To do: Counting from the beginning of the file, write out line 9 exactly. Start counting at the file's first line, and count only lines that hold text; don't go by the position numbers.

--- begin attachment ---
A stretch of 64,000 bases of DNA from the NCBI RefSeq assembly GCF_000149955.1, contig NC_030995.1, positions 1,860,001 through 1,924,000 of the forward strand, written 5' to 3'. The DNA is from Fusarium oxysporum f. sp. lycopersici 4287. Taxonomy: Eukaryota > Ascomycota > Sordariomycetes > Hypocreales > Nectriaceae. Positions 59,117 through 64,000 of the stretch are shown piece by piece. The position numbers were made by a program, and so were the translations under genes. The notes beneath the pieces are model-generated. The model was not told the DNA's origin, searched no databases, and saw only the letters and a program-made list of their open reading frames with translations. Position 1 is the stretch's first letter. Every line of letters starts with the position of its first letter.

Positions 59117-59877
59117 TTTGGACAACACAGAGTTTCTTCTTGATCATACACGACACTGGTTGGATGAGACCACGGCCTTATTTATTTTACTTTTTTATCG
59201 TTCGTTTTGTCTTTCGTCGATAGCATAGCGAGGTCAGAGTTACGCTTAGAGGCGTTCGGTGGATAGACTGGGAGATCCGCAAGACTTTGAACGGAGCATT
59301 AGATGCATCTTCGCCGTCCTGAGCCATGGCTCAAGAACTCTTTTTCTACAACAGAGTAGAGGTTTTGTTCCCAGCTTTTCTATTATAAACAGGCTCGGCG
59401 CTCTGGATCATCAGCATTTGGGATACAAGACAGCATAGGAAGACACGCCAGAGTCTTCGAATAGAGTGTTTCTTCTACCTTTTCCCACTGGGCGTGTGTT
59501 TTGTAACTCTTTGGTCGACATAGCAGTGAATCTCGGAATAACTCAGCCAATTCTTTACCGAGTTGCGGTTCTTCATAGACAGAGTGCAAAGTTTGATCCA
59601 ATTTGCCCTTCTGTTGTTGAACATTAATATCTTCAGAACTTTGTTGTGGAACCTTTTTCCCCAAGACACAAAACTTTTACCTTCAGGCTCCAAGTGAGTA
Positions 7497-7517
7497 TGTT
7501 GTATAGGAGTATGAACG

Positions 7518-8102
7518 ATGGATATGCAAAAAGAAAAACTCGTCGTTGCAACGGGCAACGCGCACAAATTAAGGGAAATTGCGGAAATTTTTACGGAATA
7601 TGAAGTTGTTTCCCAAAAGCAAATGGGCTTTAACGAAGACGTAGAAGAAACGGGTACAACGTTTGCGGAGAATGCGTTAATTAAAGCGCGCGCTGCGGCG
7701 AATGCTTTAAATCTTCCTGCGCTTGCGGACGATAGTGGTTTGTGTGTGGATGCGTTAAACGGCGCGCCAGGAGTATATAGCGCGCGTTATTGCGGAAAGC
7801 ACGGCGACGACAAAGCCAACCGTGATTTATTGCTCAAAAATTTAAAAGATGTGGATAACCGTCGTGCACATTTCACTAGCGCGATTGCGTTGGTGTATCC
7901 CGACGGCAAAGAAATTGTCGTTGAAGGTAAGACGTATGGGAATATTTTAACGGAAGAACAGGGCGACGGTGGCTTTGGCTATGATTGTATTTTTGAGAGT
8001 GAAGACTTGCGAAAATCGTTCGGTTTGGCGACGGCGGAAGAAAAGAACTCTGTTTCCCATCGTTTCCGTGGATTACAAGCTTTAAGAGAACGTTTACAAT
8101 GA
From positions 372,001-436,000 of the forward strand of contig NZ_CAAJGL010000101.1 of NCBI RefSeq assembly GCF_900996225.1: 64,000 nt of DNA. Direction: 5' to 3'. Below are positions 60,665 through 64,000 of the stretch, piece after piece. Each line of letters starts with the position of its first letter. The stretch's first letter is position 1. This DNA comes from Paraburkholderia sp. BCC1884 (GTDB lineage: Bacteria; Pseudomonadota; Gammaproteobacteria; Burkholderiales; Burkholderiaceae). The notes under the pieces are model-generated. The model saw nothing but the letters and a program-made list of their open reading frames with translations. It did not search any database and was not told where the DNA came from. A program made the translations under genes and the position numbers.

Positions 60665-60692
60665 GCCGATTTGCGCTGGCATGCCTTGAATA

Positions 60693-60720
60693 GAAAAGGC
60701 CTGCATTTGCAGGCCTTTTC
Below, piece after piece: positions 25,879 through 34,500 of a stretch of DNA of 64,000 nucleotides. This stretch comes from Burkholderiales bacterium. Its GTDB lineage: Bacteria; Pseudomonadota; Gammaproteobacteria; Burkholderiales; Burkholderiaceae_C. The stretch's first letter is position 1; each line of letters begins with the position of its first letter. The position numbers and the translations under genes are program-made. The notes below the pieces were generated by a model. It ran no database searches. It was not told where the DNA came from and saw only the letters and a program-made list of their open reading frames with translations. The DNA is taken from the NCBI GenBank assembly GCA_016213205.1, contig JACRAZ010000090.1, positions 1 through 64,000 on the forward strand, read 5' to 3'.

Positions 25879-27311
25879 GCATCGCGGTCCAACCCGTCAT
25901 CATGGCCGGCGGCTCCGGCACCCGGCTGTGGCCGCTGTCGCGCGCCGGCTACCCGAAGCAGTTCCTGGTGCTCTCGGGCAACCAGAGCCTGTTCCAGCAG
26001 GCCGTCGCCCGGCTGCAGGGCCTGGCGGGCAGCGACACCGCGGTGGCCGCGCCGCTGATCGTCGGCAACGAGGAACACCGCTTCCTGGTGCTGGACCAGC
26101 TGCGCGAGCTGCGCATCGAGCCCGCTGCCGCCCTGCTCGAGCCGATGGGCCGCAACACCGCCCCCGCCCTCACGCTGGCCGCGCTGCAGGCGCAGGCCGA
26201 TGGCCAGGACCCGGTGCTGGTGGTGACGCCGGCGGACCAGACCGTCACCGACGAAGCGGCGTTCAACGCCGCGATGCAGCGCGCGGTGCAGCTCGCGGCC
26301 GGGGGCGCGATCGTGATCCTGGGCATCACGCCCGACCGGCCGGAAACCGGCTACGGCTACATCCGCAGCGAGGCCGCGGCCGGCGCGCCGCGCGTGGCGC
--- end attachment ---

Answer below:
Positions 7497-7517